Originally posted on July 13 on Inside Edge 2, my blog for Inside Housing
It may have important new provisions on housing and planning but the name of the government’s new productivity strategy rather gives the game away.
Described as ‘the second half of the Budget’, Fixing the Foundations was published by the Department for Business Innovation and Skills but includes chapters on housing and planning and welfare that amplify decisions taken in the first half.
But does the name remind you of anything? Go back four years and David Cameron himself was launching a ‘radical and unashamedly ambitious’ housing strategy. The title? Laying the Foundations.
Once they’ve stopped sucking air through their teeth, any builder will tell you that once you’ve laid the foundations and built on top of them, it’s enormously expensive to start to fix them. It’s also a pretty good indication that the foundations were pretty rocky to begin with.
Is One Nation Conservatism anything more than PR puff? The conclusion of my blog sets out 12 tests of what it could and should mean in housing.
In the wake of the unexpected election result influential voices within the Conservative Party talked about the need for a new appeal to the aspirational working classes. Whether it’s called Blue Collar or One Nation Conservatism, the idea is to shake off the negativity of the nasty party, steal Labour’s clothes and lock in another majority for 2020.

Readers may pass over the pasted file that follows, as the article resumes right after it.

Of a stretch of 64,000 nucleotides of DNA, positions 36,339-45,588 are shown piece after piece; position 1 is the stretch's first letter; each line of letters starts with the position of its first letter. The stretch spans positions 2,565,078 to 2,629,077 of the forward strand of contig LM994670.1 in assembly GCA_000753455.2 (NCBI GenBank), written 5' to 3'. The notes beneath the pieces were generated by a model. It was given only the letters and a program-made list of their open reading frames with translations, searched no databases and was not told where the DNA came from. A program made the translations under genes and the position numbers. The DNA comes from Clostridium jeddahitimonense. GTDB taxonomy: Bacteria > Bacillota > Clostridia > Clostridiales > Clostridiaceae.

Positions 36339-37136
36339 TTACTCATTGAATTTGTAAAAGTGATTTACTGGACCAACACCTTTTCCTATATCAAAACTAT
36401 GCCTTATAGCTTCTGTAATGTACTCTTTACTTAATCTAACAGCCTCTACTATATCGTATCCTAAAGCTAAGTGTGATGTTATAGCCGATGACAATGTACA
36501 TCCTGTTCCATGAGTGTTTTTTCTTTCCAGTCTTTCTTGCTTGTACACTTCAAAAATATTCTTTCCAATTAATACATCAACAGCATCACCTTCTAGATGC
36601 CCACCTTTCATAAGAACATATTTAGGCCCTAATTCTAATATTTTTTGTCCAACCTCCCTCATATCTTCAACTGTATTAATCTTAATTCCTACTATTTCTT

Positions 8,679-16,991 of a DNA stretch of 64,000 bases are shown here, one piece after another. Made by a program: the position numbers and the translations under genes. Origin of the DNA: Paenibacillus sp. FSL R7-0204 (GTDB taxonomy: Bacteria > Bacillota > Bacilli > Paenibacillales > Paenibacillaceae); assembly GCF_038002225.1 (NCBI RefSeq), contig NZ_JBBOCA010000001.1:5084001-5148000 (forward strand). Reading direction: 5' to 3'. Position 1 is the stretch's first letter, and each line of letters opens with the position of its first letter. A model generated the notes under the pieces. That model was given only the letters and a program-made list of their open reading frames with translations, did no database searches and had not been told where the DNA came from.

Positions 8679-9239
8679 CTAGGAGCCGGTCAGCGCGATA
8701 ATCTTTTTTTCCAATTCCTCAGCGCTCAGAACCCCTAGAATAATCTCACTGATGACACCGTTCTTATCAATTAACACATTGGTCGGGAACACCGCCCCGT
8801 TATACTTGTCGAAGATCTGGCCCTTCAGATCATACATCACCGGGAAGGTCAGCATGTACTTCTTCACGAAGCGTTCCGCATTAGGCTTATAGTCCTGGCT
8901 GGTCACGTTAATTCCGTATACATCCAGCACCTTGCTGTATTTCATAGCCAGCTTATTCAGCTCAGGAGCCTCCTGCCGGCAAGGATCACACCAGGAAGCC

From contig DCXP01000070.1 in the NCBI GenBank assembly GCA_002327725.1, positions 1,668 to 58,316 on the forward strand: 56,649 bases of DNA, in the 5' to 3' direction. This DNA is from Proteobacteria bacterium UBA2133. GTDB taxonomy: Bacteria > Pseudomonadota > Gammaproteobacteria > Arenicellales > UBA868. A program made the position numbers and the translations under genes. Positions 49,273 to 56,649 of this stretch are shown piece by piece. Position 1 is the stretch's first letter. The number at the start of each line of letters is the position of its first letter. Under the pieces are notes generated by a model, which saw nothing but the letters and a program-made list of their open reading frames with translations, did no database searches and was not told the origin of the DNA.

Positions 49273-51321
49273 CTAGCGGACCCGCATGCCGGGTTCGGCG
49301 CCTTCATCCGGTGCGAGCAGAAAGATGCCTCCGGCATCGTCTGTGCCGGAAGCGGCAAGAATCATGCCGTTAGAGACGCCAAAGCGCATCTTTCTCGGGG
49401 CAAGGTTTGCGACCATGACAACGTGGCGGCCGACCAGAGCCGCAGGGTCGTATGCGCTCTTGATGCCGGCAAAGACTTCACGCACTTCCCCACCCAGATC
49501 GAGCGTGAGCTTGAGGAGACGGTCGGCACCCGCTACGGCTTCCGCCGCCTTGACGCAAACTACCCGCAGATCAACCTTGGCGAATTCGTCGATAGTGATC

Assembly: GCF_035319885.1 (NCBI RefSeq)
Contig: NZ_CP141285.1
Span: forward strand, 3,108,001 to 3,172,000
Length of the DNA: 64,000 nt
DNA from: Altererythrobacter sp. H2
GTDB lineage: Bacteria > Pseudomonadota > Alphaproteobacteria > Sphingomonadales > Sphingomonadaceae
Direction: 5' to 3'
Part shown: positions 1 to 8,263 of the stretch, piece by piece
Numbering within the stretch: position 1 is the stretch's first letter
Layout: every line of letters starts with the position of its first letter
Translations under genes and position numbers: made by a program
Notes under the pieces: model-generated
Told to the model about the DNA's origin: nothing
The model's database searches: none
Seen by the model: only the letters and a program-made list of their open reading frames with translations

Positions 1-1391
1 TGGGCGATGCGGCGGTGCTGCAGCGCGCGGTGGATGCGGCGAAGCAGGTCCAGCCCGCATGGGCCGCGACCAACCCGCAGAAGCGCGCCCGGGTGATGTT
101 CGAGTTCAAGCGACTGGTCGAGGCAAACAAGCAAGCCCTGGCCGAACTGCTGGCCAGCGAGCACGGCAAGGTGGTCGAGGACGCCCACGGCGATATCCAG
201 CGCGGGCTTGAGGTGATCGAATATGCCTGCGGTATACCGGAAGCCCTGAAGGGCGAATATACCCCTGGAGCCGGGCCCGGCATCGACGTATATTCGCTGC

Part one of this blog featured calls by people like Tim Montgomerie, David Green, Nick de Bois and Christian Guy not just for a radical new approach to housebuilding to spread the benefits of home ownership but also a new approach to housing to meet the needs of renters. Guy called housing ‘one of the social justice issues of our time’. There was more of this over the weekend, with Chris Walker of Policy Exchange calling housing ‘key to a Conservative vision for working people’.
But what does all this Tory philosophising amount to? The desire to appeal to aspirational workers (and for power in 2020) is certainly genuine enough but is the party really ready for its implications? The suspicion remains that this is as much about redefining the meaning of ‘One Nation’ as it is about changing course: one nation for those able to Work Hard and Do the Right Thing that looks the other way when it comes to those who cannot and ignores the fact that many of them will still not be able to pay their rent.
So it turns out that the winners in the ‘the housing election’ are upmarket estate agents and housebuilders.
The soaring share prices of firms like Berkeley Homes and Foxtons this morning may be as much about Labour defeat as Conservative victory. Take the mansion tax and moves against non-doms out of the equation and prices of expensive London homes are set to go on rising along with the profits of the firms that trade in them.
The mood could hardly be more different in a housing sector facing up to an unexpected Conservative overall majority that changes all the pre-election calculations about the right to buy (it won’t happen under a coalition) and huge cuts in social security (another party will block them).